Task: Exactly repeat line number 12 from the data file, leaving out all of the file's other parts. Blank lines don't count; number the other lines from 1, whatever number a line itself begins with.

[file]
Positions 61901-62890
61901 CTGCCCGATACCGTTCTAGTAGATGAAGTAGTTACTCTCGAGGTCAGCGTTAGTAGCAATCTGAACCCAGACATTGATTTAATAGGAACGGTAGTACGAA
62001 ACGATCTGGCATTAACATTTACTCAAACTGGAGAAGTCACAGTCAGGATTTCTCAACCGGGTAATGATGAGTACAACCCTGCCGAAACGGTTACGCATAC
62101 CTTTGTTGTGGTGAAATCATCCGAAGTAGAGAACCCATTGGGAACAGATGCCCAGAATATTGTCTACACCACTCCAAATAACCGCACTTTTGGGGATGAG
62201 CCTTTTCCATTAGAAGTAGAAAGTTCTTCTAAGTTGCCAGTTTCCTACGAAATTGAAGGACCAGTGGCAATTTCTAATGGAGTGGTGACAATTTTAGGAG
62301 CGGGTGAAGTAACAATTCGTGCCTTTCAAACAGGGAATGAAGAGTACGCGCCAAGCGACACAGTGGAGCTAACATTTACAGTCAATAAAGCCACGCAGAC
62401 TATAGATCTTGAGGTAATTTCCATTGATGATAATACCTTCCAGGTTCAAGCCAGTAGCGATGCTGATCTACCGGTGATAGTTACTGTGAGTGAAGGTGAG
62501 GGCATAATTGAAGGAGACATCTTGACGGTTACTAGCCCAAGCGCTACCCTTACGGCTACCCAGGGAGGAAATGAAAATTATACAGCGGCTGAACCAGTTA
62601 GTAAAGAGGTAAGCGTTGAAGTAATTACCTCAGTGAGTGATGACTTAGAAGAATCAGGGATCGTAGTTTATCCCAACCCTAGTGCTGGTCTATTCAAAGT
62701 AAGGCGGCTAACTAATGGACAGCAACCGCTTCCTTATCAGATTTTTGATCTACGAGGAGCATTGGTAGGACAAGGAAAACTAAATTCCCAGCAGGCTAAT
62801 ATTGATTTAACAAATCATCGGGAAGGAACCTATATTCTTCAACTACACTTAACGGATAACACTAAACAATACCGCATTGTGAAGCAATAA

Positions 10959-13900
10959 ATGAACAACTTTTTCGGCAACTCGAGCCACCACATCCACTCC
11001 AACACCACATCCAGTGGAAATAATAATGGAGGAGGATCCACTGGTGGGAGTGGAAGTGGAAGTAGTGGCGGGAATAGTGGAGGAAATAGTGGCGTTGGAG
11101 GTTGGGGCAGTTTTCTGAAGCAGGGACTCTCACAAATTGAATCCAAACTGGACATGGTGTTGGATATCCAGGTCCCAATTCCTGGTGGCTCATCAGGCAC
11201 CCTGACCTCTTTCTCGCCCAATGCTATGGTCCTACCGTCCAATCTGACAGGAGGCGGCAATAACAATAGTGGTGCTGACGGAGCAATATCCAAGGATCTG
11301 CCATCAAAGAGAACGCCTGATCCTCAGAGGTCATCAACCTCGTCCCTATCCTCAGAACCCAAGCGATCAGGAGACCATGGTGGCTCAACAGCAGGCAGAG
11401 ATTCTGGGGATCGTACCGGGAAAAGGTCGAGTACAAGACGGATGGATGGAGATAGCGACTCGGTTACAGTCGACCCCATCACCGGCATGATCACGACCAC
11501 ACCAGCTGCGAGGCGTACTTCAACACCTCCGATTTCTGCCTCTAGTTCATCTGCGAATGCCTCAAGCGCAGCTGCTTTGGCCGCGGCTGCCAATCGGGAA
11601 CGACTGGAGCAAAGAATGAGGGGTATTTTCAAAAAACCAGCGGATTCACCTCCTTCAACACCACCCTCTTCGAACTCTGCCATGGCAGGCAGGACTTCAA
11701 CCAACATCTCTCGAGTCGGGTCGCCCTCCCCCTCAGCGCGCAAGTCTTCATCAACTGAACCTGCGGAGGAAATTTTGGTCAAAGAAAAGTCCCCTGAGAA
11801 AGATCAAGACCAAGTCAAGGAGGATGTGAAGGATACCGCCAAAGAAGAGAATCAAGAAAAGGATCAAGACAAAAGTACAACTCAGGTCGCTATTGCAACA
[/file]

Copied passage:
Positions 10959-13900